As violent video games attract increasing amounts of negative attention for supposedly making kids more aggressive, a group of researchers at Stanford University wonders the opposite: will people become more empathetic when they act like a virtual superhero?

Lead researcher Jeremy Bailenson, associate professor of communication, joined author Robin Rosenberg, a clinical psychologist, and Stanford communication student Shawnee Baughman in the study. The team tested people's real-life empathy after priming them with a virtual reality test wherein they either mimicked Superman or rode in a helicopter.

Finding The Superpower

The goal in selecting Superman's ability to fly came after much deliberation in how to accurately represent empathy in a superpower.

"We thought about giving them X-ray vision, but that was a little creepy," said Bailenson, director of the Virtual Human Interaction Laboratory (VIHL), where the study took place. "We considered the ability to breathe underwater, but that didn't seem like much of a superpower. In the end, flying like Superman easily registered, and it best leveraged the unique capabilities of the lab."

The study comprised 60 people, split evenly among each gender. Each participant put on a pair of goggles and entered a simulator that gave them specific instructions about their mission: A diabetic child needed insulin, and only they could deliver it. The variation came in how each person delivered the insulin, which the researchers rigged to happen within two minutes regardless of the transport method.

People either shot their arms out ahead of them, to the sound of wind rushing past them via wall-mounted speakers, or they rode as a passenger in a helicopter. After the mission, each subject sat in for an interview about the experience.

Empathy Or Indifference?

What they didn't know, however, was that the interview was a red herring — the only relevant data came when the interviewer "accidentally" knocked over a jar of pens on her desk. She waited five seconds to see if the subject reacted, then picked up one pen each second to give the subjects time to help.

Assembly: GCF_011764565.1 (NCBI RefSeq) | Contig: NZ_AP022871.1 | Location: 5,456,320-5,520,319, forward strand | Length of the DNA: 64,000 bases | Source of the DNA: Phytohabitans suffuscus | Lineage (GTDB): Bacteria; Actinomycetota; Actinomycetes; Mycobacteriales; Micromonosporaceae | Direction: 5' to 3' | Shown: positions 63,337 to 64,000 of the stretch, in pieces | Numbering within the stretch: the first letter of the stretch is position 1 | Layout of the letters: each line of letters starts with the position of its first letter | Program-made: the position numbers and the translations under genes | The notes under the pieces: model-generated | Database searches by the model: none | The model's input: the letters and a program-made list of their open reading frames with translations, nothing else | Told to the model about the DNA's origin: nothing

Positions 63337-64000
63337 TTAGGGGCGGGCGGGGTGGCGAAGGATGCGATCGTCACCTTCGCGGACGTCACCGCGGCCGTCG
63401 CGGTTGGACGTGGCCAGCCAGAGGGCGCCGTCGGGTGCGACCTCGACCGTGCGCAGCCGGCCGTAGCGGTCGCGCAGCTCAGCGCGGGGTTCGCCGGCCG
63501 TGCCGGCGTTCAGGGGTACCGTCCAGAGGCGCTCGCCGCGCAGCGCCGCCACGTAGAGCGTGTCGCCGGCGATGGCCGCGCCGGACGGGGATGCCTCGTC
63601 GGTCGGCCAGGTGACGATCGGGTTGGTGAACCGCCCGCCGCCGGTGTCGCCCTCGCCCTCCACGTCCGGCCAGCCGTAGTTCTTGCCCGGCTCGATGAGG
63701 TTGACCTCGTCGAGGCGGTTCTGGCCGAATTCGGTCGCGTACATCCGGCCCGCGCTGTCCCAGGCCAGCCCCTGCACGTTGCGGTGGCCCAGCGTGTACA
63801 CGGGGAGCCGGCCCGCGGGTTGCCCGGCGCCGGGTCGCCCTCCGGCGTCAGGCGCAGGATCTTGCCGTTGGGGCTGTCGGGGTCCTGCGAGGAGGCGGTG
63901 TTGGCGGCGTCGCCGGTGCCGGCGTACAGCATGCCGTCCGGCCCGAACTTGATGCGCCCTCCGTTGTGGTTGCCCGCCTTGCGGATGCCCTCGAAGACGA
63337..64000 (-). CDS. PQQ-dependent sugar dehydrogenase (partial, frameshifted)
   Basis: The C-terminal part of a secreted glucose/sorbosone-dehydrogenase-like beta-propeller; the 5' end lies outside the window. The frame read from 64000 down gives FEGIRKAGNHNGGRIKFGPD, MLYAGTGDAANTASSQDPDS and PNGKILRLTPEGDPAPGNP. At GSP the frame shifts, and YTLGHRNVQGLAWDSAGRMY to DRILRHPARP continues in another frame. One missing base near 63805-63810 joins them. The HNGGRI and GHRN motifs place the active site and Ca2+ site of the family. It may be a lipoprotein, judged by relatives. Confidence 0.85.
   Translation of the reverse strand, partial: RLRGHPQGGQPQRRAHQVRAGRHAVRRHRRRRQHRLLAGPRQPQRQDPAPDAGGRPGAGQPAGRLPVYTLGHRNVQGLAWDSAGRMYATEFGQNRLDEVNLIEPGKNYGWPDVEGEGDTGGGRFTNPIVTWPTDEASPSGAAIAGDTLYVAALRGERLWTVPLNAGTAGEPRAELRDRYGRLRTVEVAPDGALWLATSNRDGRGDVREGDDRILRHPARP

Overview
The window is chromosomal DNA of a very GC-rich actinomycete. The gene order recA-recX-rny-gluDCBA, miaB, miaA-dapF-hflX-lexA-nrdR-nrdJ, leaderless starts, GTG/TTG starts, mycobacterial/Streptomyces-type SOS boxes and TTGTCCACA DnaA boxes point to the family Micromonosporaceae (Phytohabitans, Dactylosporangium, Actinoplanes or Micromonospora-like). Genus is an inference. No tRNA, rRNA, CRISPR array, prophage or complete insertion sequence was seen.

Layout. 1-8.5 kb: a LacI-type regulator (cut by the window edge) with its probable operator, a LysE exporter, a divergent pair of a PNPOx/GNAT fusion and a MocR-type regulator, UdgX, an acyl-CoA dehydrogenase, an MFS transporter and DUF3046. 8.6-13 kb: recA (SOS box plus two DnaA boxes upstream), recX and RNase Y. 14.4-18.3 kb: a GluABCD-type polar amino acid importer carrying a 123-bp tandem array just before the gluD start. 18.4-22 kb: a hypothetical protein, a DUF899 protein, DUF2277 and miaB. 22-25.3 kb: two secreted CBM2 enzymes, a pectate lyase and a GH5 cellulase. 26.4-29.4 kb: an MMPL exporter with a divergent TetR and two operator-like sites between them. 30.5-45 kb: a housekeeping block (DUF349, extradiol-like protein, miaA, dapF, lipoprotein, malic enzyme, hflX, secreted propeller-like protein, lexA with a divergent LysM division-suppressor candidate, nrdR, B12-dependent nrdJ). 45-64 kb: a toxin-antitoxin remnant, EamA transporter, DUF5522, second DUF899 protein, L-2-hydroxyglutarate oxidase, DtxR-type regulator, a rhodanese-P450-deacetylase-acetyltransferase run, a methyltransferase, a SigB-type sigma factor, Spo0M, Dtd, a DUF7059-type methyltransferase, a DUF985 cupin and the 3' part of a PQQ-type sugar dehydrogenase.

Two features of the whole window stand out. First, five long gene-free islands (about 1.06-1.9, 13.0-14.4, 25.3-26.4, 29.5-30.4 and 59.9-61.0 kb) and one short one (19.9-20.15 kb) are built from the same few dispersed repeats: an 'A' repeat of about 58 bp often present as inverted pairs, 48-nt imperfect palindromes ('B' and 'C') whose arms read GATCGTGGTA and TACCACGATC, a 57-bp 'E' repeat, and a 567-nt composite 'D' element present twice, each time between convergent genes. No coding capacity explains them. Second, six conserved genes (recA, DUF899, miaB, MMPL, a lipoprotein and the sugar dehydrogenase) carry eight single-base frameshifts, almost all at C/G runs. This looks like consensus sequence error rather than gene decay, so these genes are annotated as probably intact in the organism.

Now that the subjects had just saved a child, either passively or actively, the researchers wondered how likely they were to help the interviewer pick up the pens.

As they had expected, the Superman group swooped in to help much faster and far more often than the helicopter group. They pitched in first and helped 15 percent more than their cohorts, with each person in the group helping at some point, despite six members of the helicopter group never offering help at all.

The Superman group offered a hand an average of three seconds after the interviewer dropped the pens; meanwhile, the helicopter group waited six seconds on average, or a full second after the interviewer waited for a reaction.

"The data show that heroic behavior in a virtual environment can transfer to altruistic behavior in the real world," Bailenson said. "The significance of being able to fly like Superman, however, isn't totally clear."

Causation, of course, is difficult to pin down in such matters. The researchers have plans to control for other variables, such as letting the helicopter group control their flight, or giving the Superman group prescribed directions. Such findings, they argued, would help contribute to explaining what motivates people to be more altruistic after simple virtual tests.

"It's very clear that if you design games that are violent, peoples' aggressive behavior increases," Bailenson said. "If we can identify the mechanism that encourages empathy, then perhaps we can design technology and video games that people will enjoy and that will successfully promote altruistic behavior in the real world."

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